HONOLULU - Four post offices on Molokai may be open for fewer hours under a proposal to help the U.S. Postal Service save money.
The Molokai post offices include those at Kalaupapa, Hoolehua, Kualapuu and Maunaloa. They are among a dozen in Hawaii that are part of a plan to reduce hours at 13,000 rural post offices across the country. The service proposed the idea Wednesday after backing off another plan to close thousands of rural post offices.
Duke Gonzales, spokesman for the U.S. Postal Service in Hawaii, said the proposal is only the first step in a 27-month process to modify postal hours at smaller, rural post offices. The post offices cited in the proposal are "candidates" for hours modifications, he said. It has not been determined if those post offices will have fewer hours or the extent to which hours would be reduced.
"That depends on the review that will take place in the next 27 months," Gonzales said, adding that part of the process will be community meetings in September and surveys of customers. "We're going to listen to customers and determine what their preferences are," he said.
The agency's initial proposal calls for cutting hours at the post offices between two and six hours a day. An additional 4,000 rural post offices would keep their full-time hours.
The agency also will announce new changes next week involving its proposal to close up to 252 mail processing centers.
Other Hawaii post offices included in the proposal are Makaweli, Laupahoehoe, Hakalau, Hawaii National Park, Honomu, Kaumakani, Kunia and Papaaloa.
The proposal to reduce hours at some rural post offices came Wednesday when the nearly bankrupt U.S. Postal Service bowed to strong opposition to close 3,700, low-revenue rural post offices later this month. Opposition to the closings came from rural states and their lawmakers, who said the cost-cutting would hurt their communities the most.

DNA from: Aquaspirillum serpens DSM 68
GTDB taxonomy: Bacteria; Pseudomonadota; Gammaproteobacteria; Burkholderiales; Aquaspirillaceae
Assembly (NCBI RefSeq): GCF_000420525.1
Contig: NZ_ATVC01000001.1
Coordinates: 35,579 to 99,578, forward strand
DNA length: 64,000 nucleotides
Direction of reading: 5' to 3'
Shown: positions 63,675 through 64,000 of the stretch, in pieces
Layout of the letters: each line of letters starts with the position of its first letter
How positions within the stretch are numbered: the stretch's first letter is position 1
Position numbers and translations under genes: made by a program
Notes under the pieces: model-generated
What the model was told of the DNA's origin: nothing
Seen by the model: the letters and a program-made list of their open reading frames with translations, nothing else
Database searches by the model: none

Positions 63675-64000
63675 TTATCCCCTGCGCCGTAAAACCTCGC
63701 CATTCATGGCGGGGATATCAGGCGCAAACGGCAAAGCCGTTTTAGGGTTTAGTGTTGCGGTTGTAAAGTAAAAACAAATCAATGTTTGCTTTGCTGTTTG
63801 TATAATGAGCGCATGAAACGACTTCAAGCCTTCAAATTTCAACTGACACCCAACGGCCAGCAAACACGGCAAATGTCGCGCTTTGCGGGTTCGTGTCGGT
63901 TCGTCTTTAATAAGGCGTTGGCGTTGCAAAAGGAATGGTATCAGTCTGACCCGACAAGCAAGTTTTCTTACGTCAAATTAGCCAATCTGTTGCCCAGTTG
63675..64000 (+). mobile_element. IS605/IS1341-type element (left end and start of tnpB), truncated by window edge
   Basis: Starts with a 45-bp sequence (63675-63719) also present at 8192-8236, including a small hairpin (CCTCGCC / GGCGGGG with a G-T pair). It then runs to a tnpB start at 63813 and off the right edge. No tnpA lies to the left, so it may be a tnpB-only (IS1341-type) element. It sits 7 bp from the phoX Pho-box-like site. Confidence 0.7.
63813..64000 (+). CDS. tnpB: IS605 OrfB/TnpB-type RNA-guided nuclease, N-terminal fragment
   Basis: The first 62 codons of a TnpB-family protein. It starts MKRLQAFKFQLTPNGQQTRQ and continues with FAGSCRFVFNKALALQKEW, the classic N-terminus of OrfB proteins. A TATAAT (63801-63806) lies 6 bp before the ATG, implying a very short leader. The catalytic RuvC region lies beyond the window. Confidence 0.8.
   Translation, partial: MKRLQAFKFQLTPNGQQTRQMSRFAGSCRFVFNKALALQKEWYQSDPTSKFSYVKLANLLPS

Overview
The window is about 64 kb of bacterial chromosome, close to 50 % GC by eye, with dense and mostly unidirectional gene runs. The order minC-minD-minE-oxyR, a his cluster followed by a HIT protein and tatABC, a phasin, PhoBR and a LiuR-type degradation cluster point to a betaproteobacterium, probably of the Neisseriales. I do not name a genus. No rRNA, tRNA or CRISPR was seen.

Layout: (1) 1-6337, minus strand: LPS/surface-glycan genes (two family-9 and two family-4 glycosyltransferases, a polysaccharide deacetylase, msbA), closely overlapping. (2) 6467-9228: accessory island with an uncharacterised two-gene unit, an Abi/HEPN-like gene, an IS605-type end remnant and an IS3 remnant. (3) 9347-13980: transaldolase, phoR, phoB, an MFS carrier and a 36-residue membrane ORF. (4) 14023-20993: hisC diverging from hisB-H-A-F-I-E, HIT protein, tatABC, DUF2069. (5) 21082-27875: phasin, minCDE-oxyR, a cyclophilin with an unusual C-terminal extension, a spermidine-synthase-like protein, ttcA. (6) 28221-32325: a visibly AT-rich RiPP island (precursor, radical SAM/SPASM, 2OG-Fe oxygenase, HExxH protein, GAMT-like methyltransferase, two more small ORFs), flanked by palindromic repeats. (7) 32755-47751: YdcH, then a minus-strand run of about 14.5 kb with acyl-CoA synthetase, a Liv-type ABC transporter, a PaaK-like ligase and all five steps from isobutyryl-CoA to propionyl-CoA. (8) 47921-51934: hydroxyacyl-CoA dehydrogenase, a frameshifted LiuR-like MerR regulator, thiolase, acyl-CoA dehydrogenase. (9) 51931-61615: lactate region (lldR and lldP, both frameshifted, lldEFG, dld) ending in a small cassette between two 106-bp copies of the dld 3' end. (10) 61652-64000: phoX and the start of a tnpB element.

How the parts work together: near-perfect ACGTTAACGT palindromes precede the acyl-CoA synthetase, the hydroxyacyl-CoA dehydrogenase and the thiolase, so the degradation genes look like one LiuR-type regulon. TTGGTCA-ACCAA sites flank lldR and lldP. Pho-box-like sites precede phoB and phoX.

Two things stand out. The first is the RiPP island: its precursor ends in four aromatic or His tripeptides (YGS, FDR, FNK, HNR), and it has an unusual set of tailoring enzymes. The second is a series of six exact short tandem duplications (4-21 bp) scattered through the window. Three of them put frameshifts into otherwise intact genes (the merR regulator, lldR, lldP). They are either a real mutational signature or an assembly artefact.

In recent weeks, rising opposition had led Postmaster General Patrick Donahoe to visit some rural areas in a bid to ease fears about cuts that could slow delivery of prescription drugs, newspapers and other services.
In an election year, the angst over postal closings also extended to nearly half the senators, who in letters last week urged Donahoe to postpone closing any mail facility until Congress approves final postal overhaul legislation. The Senate last month passed a bill that would halt many of the closings; the House remains stalled over a separate bill allowing for aggressive cuts.
After the Postal Service gets regulatory approval and hears public input sometime this fall, the new strategy would go into place over two years and be completed in September 2014, saving $500 million a year by reducing full-time staff.
Under the plan, communities would get the option of keeping their area post offices open, but with reduced hours. Another option would be to close a post office in one area while keeping a nearby one open full time.
Communities could opt to create a Village Post Office, one set up in a library, government office or store such as Walmart, Walgreens or Office Depot.